When Noam Pikelny brings his razor-edged Roots music to Oakley’s 20th Century Theater on Tuesday evening, he will be surrounded by a special group of all-star musicians. Culled from the best of his generation, Pikelny and crew will be showcasing the possibilities of progressive acoustic music writ large.
Pikelny is the 32-year-old banjo player for the acclaimed AltGrass group the Punch Brothers, featuring current $500,000 MacArthur Foundation “genius grant” winner, Chris Thile. Lately, however, Pikelny has made his own mark in the music world.
In 2010, Pikelny won the inaugural $50,000 Steve Martin Prize for Excellence in Banjo and Bluegrass. He appeared on The Late Show with David Letterman soon afterward, collecting his check, participating in a music-related comedy skit with Martin and performing a tune on the program. Then, a couple of months ago, Pikelny’s solo album, Beat the Devil and Carry a Rail, was nominated for a 2013 Grammy award for Best Bluegrass Album.
When Pikelny decided to do a tour of his own, he chose not to form a typical backup group — as in, hired hands relegated to putting the focus on the headliner. Instead, he grabbed up the best musicians within reach, not only to highlight the music on Beat the Devil and Carry a Rail but also to loosen the reins and let them rip on their own wonderful work. The artists joining Pikelny include Bryan Sutton, Luke Bulla, Ronnie McCoury and Barry Bales.
“It is a really fun concept and I’m really excited to put this band together,” Pikelny says. “The Punch Brothers are taking some time off right now and everybody has an opportunity to collaborate on side projects that there hasn’t been any time or availability to pursue.”
“I really love playing Bluegrass and these guys are some of my favorite musicians in the world and some of my favorite people,” he continues. “All of these guys are musicians that I try to find time to pick a few tunes with if we are at the same festival or if I’m passing through Nashville.
It just seemed like a great opportunity to get everybody together and to showcase everyone’s music.”
Ronnie McCoury is the long-time mandolin player for his father, the International Bluegrass Music Association (IBMA) Hall of Famer Del McCoury. The Del McCoury Band is one of the most awarded groups in the history of Bluegrass, but Ronnie is more than just his father’s son, having won the IBMA Mandolin Player of the Year award eight times.
“Ronnie is one of the finest Bluegrass instrumentalists and figures that has ever come down the pike,” Pikelny says. “What we were looking at when we put this together was, ‘How do we keep everybody satisfied by playing the music they want to bring in, keeping everybody comfortable, yet also push the limits of what we can do?’ ”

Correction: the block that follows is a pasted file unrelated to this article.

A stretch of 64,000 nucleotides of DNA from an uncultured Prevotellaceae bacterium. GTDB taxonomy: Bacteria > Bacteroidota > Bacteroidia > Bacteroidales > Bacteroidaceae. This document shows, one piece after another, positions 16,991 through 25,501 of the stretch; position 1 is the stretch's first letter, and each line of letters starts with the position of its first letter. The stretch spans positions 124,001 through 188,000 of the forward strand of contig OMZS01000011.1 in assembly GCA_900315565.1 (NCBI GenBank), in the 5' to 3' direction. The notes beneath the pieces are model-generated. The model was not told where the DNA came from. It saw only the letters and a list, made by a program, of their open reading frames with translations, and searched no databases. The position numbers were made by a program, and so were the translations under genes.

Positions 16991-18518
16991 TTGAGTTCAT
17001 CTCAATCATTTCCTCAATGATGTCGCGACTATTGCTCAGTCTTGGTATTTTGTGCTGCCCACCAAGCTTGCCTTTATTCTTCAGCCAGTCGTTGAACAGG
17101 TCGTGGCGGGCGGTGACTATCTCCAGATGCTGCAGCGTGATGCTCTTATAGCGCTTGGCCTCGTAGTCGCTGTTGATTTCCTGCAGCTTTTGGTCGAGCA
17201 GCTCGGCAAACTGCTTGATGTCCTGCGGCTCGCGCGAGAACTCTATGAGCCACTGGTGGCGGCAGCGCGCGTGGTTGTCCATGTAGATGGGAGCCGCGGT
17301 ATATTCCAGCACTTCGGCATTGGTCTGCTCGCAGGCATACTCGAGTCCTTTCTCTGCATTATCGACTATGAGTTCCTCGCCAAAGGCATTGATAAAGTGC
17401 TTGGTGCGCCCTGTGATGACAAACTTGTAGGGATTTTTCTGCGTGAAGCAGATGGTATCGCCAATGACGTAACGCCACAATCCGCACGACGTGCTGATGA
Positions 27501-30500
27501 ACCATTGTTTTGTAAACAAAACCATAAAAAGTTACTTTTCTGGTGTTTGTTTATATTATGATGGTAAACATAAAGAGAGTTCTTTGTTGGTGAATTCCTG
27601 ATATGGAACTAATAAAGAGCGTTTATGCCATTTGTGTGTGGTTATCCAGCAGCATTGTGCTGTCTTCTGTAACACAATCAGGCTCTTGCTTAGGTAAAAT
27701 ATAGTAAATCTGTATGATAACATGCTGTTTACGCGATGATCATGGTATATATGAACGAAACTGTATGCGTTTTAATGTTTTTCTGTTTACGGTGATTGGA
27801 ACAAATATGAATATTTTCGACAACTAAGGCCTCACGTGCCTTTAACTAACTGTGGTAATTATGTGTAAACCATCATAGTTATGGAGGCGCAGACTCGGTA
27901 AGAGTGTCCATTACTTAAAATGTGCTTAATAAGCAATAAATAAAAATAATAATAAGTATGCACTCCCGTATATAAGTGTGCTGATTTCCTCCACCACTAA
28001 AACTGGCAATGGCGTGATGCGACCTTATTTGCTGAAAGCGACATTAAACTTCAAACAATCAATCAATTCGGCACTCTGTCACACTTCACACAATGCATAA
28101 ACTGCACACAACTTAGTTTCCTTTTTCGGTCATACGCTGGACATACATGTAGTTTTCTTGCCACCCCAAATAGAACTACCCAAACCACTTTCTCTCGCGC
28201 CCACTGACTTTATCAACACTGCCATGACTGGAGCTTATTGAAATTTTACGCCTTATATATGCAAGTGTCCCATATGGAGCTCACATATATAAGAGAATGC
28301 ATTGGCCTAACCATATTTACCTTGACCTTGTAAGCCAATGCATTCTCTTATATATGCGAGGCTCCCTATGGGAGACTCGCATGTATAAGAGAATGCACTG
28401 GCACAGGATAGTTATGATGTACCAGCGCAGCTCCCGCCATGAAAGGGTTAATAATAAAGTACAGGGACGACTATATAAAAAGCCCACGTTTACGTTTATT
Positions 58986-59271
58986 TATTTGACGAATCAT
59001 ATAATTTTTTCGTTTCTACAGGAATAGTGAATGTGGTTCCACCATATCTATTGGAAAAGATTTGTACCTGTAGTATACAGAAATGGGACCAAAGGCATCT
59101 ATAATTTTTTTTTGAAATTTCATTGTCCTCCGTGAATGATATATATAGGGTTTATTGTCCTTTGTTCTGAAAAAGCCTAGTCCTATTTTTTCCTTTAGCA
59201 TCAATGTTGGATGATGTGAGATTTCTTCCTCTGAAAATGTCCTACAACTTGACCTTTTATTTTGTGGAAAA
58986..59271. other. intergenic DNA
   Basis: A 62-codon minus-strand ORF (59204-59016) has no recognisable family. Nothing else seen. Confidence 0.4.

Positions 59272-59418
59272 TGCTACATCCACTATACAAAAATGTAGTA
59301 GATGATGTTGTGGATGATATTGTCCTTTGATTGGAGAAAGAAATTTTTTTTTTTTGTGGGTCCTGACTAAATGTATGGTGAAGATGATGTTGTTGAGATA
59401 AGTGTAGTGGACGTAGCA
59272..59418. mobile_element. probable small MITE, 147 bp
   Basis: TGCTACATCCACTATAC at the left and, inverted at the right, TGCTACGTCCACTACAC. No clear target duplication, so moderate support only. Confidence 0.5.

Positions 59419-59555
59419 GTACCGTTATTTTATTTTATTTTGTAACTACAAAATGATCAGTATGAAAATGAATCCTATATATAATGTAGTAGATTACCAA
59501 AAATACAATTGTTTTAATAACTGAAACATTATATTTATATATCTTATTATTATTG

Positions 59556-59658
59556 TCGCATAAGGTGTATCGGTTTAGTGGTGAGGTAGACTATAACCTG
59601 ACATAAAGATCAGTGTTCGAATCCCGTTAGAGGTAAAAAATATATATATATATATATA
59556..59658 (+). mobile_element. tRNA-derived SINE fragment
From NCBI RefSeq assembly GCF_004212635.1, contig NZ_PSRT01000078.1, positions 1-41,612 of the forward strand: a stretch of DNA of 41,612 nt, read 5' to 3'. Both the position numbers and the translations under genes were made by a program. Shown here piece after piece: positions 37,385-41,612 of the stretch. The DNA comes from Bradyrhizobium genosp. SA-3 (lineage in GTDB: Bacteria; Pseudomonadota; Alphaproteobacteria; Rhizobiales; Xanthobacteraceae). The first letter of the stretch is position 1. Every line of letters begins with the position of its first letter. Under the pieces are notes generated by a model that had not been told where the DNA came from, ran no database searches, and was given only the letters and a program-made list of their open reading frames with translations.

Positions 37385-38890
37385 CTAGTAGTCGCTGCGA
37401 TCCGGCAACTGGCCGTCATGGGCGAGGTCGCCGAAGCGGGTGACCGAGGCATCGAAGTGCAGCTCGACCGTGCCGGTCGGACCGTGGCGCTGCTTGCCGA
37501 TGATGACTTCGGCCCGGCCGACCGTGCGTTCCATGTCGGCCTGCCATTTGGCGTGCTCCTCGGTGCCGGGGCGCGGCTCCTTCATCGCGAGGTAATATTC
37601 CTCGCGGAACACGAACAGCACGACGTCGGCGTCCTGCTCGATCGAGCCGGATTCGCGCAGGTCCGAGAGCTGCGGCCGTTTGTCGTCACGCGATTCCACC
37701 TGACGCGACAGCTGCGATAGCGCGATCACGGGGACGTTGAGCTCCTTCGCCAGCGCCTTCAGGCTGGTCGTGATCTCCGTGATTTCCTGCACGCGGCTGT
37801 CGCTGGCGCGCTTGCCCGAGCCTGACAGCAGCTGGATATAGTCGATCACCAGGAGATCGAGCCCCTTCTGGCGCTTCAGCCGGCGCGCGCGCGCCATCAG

“Ronnie is known for playing in one of the more traditional bands, but he is such a monster musician that he could play anything,” he adds. “So, while I’m really excited to hear him play some of my tunes, I’m more concerned with myself playing some of his traditional classic stuff. But, to me, that is what is going to be fun, hearing Ronnie interpreting something like ‘All Get Out’ from my new record, which is this bizarre, fast instrumental.”
Alison Krauss has won more Grammy awards than any female artist in history, with 27 nods. For 23 years, Barry Bales has been the bass player for Alison Krauss & Union Station featuring Jerry Douglas. Still an in-demand session musician, Bales also garnered an IBMA Bass Player of the Year nod in 2008.
“I’ve only played with Barry informally, as in backstage at a festival, so that is a brand new relationship,” Pikelny says. “Barry is way into this project and he was the first choice. Bryan Sutton and I have been discussing this (type of tour) for a couple of years and Barry was always at the top of the list. He has played a lot with Bryan on various instrumental projects and they have done a lot of sessions together. Bryan submitted Barry’s name and I said, ‘Oh really? Do you think he would do this kind of tour?’ He said, ‘Absolutely.’ ”
Luke Bulla is a fiddler extraordinaire who is a regular performer with Lyle Lovett’s Large Band. A fiddle champion going back to his pre-teen years, Bulla has performed with a long list of great artists ranging from Jerry Douglas to Bela Fleck.
“Luke is an incredible talent as far as a singer and a fiddle player,” Pikelny says. “He has written some great material. I am connected to him through our time together in the John Cowan Band, so it is sweet for us to get to spend some time with each other. He is extremely versatile.”
If you go to see Pikelny’s group, you will find yourself watching one of the best guitarists on the planet in the aforementioned Sutton, who is widely considered to be the hottest hand in the acoustic flatpick guitar world right now.
“Bryan is definitely up in that pantheon of great flatpickers, and I think Bryan sets a really great example for all of the musicians connected to Roots music,” Pikelny says. “He’s really put his own stamp on flatpicking and he plays with such personality. Everybody knows it is Bryan Sutton when you hear him, within the first few seconds.”
“He is such a student and an appreciator
of the great flatpickers who came before him, including Tony Rice, Doc
Watson, Clarence White and Dan Crar,” he adds. “I’ve always thought of
Bryan as a role model. He and Chris Thile were two of the guys that were
starting to emerge, offering something new while keeping this
incredible sense of legitimacy and connection to what was great that had
come before them.”
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